Most people assume they are safe, attentive, conscientious drivers. While that may be true the majority of the time, everyone has lapses in concentration and some more than others. But are most accidents caused by momentary lapses in judgment and attention, or do millions of drivers participate in unsafe driving behaviors the majority of the time they get behind the wheel? The following statistics hint that the problem may not be once-in-awhile mistakes, but inherently dangerous driving behaviors displayed every day in abundance. 93 percent of car collisions are caused by human error, according to data from the National Highway Traffic Safety Administration. 40 percent of all traffic collisions involve the use of an electronic device, according to Automotive Fleet. 85 percent of fatal rollovers only involve one vehicle, which means that driver attention was lost or excessive speed was present in the majority of these cases, according to the National Highway Traffic Safety Administration. What does this mean in terms of driving with children in the car? Children, as explained below, are one of the greatest causes of distraction presented to a driver, and increase the chances of crashing by 15.6 times, according to a study done by Monash University researchers.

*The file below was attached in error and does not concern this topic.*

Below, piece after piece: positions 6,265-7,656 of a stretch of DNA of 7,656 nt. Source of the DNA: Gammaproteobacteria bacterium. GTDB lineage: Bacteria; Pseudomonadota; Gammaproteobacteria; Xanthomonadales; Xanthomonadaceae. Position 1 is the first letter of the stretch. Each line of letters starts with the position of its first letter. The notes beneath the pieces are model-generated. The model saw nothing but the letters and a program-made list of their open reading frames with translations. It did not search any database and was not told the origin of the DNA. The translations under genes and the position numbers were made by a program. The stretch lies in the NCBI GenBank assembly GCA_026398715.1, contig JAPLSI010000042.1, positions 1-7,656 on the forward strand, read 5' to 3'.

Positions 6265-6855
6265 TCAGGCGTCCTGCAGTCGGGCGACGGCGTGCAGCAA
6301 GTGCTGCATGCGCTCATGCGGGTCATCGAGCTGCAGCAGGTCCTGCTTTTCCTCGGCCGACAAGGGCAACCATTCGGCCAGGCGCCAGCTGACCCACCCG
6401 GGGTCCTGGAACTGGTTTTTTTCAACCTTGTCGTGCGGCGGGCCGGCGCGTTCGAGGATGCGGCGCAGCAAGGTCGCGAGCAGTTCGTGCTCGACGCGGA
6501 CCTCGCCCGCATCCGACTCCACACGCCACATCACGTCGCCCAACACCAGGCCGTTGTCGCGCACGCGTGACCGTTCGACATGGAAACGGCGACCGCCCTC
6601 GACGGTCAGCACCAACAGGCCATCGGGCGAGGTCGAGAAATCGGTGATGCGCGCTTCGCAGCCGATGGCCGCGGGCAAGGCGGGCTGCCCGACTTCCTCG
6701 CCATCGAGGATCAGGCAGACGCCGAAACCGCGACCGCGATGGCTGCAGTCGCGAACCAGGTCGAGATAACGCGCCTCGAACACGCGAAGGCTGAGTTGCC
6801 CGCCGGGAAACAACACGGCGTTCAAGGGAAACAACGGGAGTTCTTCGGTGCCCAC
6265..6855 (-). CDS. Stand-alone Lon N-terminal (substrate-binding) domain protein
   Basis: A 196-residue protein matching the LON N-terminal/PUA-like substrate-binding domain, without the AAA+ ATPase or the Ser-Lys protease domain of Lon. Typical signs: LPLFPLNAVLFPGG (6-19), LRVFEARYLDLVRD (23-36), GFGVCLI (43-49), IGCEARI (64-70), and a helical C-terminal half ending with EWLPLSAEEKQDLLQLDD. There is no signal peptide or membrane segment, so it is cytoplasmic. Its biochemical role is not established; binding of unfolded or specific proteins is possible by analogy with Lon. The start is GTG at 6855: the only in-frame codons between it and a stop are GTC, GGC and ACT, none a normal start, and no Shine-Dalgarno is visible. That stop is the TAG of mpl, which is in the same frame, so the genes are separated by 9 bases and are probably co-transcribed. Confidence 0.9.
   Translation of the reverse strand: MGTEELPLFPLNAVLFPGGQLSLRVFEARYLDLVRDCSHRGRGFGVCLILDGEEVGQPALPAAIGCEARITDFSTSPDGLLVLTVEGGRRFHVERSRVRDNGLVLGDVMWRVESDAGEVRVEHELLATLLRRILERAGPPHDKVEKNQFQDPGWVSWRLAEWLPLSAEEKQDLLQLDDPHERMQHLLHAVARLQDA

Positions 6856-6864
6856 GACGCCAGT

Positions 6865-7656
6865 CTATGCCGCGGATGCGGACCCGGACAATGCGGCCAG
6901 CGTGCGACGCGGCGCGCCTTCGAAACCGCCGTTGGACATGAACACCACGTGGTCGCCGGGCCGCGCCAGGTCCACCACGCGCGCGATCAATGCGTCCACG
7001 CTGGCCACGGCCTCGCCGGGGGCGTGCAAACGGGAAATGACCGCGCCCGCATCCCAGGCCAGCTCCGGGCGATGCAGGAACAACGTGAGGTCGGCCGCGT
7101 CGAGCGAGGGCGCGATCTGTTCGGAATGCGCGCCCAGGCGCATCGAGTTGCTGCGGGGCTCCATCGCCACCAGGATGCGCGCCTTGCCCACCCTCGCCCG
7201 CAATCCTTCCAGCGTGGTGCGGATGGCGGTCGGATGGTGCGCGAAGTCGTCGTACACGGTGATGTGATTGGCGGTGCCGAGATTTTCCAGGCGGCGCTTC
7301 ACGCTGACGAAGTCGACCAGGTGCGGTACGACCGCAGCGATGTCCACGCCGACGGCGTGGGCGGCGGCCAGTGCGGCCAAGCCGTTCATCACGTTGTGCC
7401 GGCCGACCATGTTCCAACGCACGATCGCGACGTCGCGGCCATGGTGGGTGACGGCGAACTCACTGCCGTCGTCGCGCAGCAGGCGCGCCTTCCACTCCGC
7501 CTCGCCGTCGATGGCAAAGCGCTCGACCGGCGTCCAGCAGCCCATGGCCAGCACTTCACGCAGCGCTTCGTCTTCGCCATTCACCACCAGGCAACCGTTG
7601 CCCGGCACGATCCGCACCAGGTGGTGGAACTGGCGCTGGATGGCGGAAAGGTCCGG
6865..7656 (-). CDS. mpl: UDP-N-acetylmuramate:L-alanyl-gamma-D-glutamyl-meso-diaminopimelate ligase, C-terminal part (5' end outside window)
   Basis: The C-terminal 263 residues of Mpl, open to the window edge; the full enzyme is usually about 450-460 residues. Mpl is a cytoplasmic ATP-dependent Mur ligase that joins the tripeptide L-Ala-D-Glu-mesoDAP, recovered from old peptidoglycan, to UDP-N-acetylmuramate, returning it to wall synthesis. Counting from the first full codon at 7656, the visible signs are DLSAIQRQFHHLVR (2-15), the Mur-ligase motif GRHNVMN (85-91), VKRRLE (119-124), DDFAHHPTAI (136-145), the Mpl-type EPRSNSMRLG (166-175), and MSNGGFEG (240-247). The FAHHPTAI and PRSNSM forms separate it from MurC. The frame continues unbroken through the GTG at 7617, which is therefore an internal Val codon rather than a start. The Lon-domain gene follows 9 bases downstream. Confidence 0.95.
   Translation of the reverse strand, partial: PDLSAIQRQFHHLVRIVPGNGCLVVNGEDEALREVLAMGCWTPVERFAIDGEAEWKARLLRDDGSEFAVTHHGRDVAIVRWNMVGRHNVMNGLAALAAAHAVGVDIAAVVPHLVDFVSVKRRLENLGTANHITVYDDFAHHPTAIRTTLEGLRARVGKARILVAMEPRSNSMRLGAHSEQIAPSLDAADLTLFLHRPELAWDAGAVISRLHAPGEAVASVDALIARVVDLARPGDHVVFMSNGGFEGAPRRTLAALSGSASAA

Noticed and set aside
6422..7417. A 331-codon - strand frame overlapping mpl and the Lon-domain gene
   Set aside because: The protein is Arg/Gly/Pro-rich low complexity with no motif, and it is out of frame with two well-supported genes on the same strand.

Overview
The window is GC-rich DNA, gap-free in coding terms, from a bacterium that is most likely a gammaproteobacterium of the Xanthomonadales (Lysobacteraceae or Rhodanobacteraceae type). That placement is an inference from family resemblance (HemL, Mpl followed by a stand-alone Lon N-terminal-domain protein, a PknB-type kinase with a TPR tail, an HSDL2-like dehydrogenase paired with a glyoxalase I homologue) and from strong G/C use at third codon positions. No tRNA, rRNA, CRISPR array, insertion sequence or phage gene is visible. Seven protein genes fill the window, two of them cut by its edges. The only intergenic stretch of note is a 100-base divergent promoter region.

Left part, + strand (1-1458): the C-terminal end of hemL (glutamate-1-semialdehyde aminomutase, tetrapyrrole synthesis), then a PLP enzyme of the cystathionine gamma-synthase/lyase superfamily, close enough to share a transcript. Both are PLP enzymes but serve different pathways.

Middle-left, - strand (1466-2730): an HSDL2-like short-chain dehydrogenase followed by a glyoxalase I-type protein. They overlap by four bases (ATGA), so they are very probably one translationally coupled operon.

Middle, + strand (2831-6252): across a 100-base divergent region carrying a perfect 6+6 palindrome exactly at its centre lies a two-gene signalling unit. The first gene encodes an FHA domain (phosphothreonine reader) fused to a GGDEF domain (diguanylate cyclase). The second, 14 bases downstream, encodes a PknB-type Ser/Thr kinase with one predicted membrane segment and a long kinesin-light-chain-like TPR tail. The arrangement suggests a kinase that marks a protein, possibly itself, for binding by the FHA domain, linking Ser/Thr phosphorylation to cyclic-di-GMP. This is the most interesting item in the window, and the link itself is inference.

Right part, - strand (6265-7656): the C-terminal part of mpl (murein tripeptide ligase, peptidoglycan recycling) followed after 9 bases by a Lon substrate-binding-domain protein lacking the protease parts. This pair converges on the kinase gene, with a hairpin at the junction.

Monash Study Reveals That Children are 12 Times More Distracting Than Cell Phones
After following 12 families with children for three weeks, researchers at Monash University concluded that driving with children in the car is 12 times more distracting than talking on a cell phone while behind the wheel. Researchers outfitted each family’s vehicles with hidden recording devices to monitor their driving behavior. They found that out of 90 trips made in total, the drivers became distracted from the children in 92 cases. Distraction included playing with the children, assisting the children, talking to the children, and taking eyes off the road to look at the children. In fact, drivers took their eyes off the road by looking at their children in the rearview mirror or by turning around to look at their children in 76.4 percent of the trips made. Not only that, but during the average trip of 16 minutes, drivers took their eyes off the road to look at their children an average of three minutes and 22 seconds, which equates to 20 percent of the drive time. Taking eyes off the road drastically increases reaction time and causes the driver to swerve or drift out of their lane.
Rate of Crashing and Properly Securing Children in Their Car Seats
Because talking on a cell phone while driving increases the rate of the driver being involved in a crash by 1.3 times, children in the car increases the chance of crashing by 15.6 times. One area of improvement that the Monash researchers suggested was to properly secure the children in their car seats. In 70 percent of the drives, children were not properly secured, which created distractions for the drivers. If you have been injured by a distracted driver, contact The Sargent Firm Injury Lawyers today for legal assistance from one of our experienced California car accident attorneys.